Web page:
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Health Reform: What Do Americans Really Want?

As part of their closing argument against health reform, Republicans argue that Democrats who vote for the bill will be ignoring the will of the American people, at their own political peril. Senate Minority Leader Mitch McConnell accuses Democrats of wanting “to plow ahead on a partisan bill Americans don’t want.” McConnell is correct that just about every recent poll shows that majorities of Americans dislike the current legislation. But supporters of the legislation counter that it really has more public support than a simple “for it or against it” poll would yield.

The Kaiser Family Foundation tracking poll finds that the country is evenly divided on the legislation, but large majorities support many of the major provisions in the bill. And when asked about the next steps for health reform:

32% said that Congress should “Move soon to pass the comprehensive legislation that has already been approved by the House and Senate.”

22% want to “Put healthcare on hold, so Congress can work on other priorities and try to deal with it later in the year.”

20% want to “Pull out a few key provisions where there is broad agreement and pass those, even though this won’t be comprehensive reform.”

19% want them to “stop working on healthcare” this year.

Economist Uwe Reinhardt has another interpretation of what the public wants, not from polls, but his own keen observations. He blogs in Health Affairs that “as the policy-making elite stews in its stalemate, the American plebs dreams of a political Messiah willing to build for them a health system that:
1. Lets only patients and their own physicians determine how to respond clinically to a given medical condition, never an insurance clerk or, even worse, government bureaucrats.
2. Limits their families’ out-of-pocket payments for health care to make it “affordable.”
3. Keeps insurance premiums and taxes for health care low.
4. Does not ever ration health care, because that is un-American and practiced only by un-American alien nations with inferior health systems.
5. Does not allow public or private insurers to let “costs” or “cost-effectiveness” ever enter coverage decisions, because that would implicitly put a price on human life which, in America, unlike elsewhere in the world, is priceless.
6. Does not mandate individuals to purchase health insurance, if they do not wish to do so, if for no other reason than that this would be unconstitutional and, therefore, un-American.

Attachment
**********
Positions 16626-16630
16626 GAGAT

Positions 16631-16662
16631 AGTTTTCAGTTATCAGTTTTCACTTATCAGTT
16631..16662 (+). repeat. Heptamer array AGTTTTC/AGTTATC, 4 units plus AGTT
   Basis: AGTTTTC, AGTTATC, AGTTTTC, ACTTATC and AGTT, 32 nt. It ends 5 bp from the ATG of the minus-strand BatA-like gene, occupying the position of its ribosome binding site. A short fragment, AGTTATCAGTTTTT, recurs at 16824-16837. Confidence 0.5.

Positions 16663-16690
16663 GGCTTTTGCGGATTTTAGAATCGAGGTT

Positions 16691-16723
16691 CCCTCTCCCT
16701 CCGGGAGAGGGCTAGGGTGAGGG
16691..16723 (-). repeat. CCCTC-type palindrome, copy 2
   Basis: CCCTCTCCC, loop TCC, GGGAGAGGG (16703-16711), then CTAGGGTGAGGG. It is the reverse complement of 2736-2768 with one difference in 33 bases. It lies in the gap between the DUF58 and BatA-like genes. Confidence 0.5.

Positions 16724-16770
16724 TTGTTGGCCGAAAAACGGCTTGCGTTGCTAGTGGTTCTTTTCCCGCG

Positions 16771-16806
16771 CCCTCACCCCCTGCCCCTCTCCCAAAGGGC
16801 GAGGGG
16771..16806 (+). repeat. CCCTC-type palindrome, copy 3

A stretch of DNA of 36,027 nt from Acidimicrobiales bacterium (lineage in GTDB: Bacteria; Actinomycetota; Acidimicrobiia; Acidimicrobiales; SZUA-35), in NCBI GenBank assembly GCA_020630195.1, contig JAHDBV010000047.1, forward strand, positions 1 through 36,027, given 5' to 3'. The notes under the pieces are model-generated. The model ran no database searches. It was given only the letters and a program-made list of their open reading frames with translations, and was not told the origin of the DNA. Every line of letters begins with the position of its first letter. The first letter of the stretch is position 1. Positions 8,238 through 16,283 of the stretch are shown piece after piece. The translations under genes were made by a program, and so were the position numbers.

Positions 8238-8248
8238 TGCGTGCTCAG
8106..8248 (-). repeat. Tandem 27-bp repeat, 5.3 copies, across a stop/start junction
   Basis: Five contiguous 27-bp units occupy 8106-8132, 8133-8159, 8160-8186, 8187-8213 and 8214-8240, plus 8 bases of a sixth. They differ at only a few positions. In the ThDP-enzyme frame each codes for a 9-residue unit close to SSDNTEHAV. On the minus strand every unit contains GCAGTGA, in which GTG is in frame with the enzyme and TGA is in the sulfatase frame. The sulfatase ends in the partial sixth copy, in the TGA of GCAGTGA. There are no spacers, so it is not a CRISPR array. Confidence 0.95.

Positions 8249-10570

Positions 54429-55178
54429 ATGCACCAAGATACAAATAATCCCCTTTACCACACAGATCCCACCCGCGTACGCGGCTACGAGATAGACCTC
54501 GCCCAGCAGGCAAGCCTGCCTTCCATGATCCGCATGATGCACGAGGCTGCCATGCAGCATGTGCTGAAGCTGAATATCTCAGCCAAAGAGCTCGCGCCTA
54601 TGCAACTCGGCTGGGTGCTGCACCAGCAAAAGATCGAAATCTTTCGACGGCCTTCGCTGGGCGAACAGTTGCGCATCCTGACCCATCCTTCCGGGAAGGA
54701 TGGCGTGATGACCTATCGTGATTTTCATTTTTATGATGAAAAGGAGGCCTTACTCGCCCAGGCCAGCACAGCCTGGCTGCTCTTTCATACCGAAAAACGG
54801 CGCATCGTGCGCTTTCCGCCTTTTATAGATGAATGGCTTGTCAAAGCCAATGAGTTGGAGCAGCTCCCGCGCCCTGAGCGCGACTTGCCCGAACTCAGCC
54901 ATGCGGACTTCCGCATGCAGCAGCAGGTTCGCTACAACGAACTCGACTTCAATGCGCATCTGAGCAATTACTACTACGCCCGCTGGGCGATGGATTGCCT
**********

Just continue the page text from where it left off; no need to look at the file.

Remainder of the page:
7. On the other hand, grants every American the moral right – backed up by a government mandate called EMTALA – to receive critically needed and possibly high cost health care from hospitals and their affiliated doctors, even if they are uninsured and could not possibly pay for that expensive care with their own resources.
8. Controls Medicare spending, which is widely thought to be completely out of control, as long as it does not reduce payments to hospitals or to doctors or to producers of medical technology, or to any other provider of health care.
9. Provides universal health insurance coverage to all Americans, provided it does not mean raising taxes or cutting Medicare spending or raising premiums on healthy Americans.
10. Keeps government out of health care but somehow makes sure that insurance companies do not exploit patients through incomprehensible fine print, no one engages in price gouging – e.g., charge $10 for an aspirin – and no one in health care earns excessive profits (or any at all).

That’s all.

One must wonder why America’s policy-making elite has found it so hard to satisfy these simple wishes of the American plebs. And as the American people anxiously wait for that Messiah, I wish them luck. In the meantime, we shall muddle through as usual.”

I think Reinhardt is onto something. We tend to blame the politicians for the muddle in Washington, but I wonder if they are just reflecting the muddled views of people they represent. This could be why polls can simultaneously show that the public is against the health reform legislation – except when they say they are for its key elements.

Today’s question: Do you think Uwe Reinhardt is correct in how he characterizes the muddled views of the American people?

*This blog post was originally published at The ACP Advocate Blog by Bob Doherty*


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